Q: Why is this database even necessary?
A: Journalists and producers are always on deadline. They need great, reliable sources they can turn to quickly for interviews, sound bites and other context – which often means calling the same old names, even when they know they should be sourcing more diversity. Many journalists have told us that women – even those with demonstrated, relevant experience – frequently turn down the kinds of interview requests that their male colleagues are happy to accept. And while they may turn them down for good reason, the outcome is the same: we’re hearing fewer female voices. We wanted to create a tool that would make it easy and efficient to find smart women willing to say ‘yes’ to opportunities!
Q: What are the benefits of being included in the ExpertWomen database?
A: Being included in the ExpertWomen database is a way of putting your hand up and making sure your voice is heard. You’ll not only be building your own media profile and credibility, you’ll also be joining an encouraging and supportive community of women committed to participating in public discourse and contributing to a more democratic and equitable world.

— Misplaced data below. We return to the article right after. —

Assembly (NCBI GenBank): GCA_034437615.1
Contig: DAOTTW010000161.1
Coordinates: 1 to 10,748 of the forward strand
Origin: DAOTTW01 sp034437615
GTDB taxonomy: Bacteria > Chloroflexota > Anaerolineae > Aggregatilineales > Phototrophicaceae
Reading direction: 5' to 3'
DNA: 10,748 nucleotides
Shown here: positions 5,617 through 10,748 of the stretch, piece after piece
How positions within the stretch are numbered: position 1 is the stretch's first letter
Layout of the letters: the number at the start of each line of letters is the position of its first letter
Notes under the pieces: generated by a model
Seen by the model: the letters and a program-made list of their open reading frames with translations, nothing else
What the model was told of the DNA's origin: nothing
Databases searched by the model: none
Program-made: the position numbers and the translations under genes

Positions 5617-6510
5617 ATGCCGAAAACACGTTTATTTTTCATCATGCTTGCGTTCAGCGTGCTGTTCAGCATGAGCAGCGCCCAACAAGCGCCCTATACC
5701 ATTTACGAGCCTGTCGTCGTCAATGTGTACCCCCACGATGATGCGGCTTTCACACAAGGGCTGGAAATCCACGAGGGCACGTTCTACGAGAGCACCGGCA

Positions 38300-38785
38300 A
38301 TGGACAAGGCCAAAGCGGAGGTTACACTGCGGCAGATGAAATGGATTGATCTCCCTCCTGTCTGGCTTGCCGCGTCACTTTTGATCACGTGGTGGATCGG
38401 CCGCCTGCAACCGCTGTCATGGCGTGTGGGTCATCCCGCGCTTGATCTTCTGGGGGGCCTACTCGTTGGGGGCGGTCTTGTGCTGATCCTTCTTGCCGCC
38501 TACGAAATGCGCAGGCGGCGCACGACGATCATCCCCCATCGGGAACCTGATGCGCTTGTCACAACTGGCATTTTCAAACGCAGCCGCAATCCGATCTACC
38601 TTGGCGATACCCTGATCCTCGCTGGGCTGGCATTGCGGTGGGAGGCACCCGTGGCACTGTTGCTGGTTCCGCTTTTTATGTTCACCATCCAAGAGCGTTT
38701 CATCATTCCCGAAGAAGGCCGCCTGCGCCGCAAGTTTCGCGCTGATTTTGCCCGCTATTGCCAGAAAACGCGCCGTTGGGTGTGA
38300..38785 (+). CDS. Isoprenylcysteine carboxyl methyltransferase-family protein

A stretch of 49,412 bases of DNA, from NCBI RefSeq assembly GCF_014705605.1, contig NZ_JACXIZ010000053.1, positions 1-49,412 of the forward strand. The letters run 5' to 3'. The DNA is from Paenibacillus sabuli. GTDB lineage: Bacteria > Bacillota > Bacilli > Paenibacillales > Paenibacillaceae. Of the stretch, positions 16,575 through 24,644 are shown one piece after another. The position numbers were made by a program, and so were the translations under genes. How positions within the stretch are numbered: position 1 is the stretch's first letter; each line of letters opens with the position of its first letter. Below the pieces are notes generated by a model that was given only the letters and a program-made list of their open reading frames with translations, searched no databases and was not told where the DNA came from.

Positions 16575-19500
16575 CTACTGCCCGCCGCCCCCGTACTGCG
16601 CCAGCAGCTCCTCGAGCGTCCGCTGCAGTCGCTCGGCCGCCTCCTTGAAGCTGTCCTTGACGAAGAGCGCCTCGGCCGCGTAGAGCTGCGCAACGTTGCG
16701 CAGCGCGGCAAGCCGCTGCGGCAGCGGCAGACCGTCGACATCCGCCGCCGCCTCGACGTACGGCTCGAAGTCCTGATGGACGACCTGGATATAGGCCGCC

Q: I’m hesitant to call myself an expert. Do I still qualify for inclusion?
A: You’re not alone: women are notoriously disinclined to call themselves experts, no matter how much education and experience they have. We’re using the term ‘expert’ because it’s a word that is broadly understood among those we anticipate will be using the database. We also like to use the expression that the women in this database have an ‘informed opinion’ that’s worth sharing. Is that better?
Please visit our ‘Are you an expert?‘ page for more detailed information.
Q: Why do you need donations?
A: Both ExpertWomen.ca and Informed Opinions are projects of the non-profit Media Action. Although we have been able to sustain Informed Opinions’ work through workshop and speaking fees, we can’t apply a fee-for-service funding model for ExpertWomen.ca. That’s because charging women to be included would compromise the integrity of the database, and charging those seeking access to the women listed would undermine its reach and impact. But it does cost money to run a database (everything from salaries and servers to software), so we rely on individual and organizational donors and sponsors who share our vision: to ensure that Canada benefits from the talents and insights women have to offer.
If you want to help, you can donate for a charitable receipt through Canada Helps. And if you’d like to play a larger role in helping us to achieve our vision, we’d love to hear from you – please get in touch.
Got more questions?
Send an email to Samantha Luchuk at